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Hamamatsu ORCA-Flash4.0

11 March 2020 Tags: microscopy imaging microscope cameras Hamamatsu

When we received our Nikon Ti-U inverted microscope system a few years back it came with a DS-Qi2 camera, which is meant to capture low light fluorescence and large fields of view. However, in the wake of getting the environmental chamber installed, Dr. Leslie Vanderpant from Digital Pixel suggested to try the ORCA-Flash4.0 from Hamamatsu, which comes with a better resolution and also a better peak quantum efficiency than the DS-Qi2. He was very quick to coordinate a trial unit to come so that we could take a look, and the results were indeed quite impressive. It took a little time to get the necessary funds, but with the generous help of Brunel University we were able to buy a unit via Digital Pixel, which was installed by a Hamamatsu engineer.

When comparing the specifications of both systems it seems like the Hamamatsu camera is only a relatively small step up from the DS-Qi2. However, when using these cameras the change is very significant. There is no doubt that the DS-Qi2 is a robust camera that does good work. However, when working with E. coli the resolution really becomes quite crucial. We are using strains in which the proof-reading subunit of DNA polymerase III is fluorescently tagged, which was described in a collaborative project by the Sherratt and the Leake labs (Reyes-Lamothe et al. 2010, Science). Thus, we are visualising complexes with only three copies of the fluorescently-tagged subunit being present. Detectable emission is quite low and especially for time-lapse studies photo bleaching becomes a big problem.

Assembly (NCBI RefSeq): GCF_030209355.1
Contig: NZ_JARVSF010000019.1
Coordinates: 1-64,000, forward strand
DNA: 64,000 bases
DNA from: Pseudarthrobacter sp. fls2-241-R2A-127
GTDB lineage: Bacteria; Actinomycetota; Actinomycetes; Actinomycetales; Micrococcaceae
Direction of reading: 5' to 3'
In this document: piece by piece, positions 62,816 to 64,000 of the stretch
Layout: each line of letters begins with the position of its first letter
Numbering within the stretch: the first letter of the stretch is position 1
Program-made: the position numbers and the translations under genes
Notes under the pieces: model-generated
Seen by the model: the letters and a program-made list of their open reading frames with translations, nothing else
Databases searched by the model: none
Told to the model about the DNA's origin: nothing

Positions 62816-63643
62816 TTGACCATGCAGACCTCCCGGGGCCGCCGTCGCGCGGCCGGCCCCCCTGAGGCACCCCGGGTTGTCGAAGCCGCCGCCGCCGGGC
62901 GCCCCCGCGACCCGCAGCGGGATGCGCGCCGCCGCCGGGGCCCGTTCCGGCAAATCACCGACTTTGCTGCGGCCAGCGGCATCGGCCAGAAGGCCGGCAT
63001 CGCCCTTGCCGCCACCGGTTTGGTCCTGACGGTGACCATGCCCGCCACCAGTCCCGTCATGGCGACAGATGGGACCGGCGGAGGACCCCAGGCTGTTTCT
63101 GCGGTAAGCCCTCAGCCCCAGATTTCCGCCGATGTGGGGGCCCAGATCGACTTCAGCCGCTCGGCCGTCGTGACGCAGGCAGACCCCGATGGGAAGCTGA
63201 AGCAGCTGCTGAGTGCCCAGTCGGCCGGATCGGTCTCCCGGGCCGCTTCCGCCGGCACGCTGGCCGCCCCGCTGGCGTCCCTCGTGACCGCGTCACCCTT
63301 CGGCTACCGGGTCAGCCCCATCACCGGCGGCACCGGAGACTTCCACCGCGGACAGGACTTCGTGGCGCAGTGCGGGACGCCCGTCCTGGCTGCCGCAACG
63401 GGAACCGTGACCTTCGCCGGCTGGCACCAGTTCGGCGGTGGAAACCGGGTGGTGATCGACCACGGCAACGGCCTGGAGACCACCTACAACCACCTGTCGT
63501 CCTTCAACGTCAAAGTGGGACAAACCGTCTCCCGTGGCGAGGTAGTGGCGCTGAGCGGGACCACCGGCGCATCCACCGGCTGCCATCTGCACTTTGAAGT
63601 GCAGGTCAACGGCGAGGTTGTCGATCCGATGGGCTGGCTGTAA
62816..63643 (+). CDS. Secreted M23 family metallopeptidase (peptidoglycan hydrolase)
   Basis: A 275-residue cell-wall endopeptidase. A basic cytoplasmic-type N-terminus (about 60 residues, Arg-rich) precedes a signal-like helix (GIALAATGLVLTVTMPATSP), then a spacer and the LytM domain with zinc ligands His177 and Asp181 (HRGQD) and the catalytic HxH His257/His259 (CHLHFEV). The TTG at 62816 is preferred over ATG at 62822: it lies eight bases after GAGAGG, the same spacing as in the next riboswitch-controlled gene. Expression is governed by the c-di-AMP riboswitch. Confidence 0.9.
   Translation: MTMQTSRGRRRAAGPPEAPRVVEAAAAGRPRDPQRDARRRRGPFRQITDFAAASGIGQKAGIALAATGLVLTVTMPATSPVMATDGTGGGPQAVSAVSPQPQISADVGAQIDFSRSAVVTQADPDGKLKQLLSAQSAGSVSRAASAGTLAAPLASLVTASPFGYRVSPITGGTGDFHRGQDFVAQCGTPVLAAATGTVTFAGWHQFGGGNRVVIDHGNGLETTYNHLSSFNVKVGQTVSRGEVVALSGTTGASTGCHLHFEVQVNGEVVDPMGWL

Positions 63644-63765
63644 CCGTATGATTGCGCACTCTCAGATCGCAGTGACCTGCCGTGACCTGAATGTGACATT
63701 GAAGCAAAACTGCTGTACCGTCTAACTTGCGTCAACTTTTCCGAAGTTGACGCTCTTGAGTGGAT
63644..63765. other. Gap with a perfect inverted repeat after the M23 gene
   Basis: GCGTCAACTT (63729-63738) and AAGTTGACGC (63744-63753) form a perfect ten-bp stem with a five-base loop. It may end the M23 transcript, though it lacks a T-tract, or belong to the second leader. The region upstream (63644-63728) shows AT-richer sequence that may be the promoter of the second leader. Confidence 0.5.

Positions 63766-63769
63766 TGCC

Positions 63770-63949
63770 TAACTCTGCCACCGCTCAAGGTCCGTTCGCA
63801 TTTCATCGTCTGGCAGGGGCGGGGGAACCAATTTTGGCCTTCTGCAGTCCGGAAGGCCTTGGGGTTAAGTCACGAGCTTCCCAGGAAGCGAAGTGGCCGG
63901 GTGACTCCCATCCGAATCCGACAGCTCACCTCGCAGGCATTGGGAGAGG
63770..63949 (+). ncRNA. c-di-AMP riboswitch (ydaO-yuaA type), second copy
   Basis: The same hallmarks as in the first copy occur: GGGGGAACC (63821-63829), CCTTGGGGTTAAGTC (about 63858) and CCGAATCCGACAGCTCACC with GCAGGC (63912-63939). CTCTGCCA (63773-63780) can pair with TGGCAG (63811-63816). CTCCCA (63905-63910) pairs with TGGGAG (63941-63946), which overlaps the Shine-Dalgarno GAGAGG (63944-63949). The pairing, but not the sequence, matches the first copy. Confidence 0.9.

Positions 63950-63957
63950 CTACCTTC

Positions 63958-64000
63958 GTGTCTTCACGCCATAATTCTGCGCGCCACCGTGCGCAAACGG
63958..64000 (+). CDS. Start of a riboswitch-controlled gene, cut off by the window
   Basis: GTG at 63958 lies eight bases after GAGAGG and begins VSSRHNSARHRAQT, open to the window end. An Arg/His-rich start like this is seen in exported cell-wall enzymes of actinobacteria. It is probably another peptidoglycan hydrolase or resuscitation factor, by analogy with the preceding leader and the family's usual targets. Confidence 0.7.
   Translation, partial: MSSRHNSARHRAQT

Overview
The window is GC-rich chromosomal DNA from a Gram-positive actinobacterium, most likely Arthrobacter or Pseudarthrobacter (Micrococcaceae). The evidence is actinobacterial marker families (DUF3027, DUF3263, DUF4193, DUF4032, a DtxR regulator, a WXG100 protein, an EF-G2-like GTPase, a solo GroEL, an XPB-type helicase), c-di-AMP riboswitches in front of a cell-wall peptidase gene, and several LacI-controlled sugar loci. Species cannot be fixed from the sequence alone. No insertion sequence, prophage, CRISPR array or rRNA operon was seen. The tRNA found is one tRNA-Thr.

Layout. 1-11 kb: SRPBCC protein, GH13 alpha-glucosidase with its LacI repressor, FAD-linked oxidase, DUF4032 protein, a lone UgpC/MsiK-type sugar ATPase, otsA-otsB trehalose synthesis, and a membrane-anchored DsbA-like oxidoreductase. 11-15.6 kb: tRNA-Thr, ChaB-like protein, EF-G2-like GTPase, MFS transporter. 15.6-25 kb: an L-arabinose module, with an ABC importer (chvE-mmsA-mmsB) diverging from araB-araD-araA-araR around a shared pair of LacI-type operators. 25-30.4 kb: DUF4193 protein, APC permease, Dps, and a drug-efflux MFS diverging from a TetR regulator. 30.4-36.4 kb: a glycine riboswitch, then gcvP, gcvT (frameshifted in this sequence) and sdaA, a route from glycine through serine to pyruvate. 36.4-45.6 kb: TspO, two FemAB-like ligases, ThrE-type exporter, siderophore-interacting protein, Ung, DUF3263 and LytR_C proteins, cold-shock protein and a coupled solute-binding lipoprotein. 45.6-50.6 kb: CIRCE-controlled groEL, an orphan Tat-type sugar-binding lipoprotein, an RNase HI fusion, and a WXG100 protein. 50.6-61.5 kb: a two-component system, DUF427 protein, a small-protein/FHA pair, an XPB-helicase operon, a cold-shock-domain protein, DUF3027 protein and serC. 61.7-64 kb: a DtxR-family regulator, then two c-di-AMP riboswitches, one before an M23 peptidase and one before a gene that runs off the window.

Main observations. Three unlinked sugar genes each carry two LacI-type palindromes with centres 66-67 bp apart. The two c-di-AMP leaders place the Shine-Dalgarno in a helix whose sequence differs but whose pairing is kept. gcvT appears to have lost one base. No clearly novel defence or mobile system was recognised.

One particular problem of the DS-Qi2 is that the resolution is not good enough to allow for 2 × 2 binning of the sensor to allow for lower exposure times. The images become literally useless. The ORCA-Flash4.0 not only has a slightly better peak quantum efficiency but also a better resolution, and together this allows for a significant leap in the right direction. To illustrate, we have visualised the beta sliding clamp, which is present at higher copy numbers and for this reason gives a more robust signal.

On the left is an image taken with the DS-Qi2, 300 ms exposure, no binning, while the image on the right shows an image taken with the ORCA-Flash4.0 with 2 × 2 binning enabled. Using the binning allows the exposure time to be dropped to 80 ms – almost 25% of the exposure length that was used for the DS-Qi2 image. The resolution is not as good when using the binning, but the information can still be easily interpreted. For conventional snap-shots the resolution of the images without binning is noticeably better than the resolution of the DS-Qi2.

All in all I am impressed with the performance of the Hamamatsu camera and I am delighted that, together with Brunel University, we got the funds to equip our system with it. It has significantly improved our imaging and time-lapse capabilities.

Hamamatsu ORCA-Flash4.0 purchased via Digital Pixel.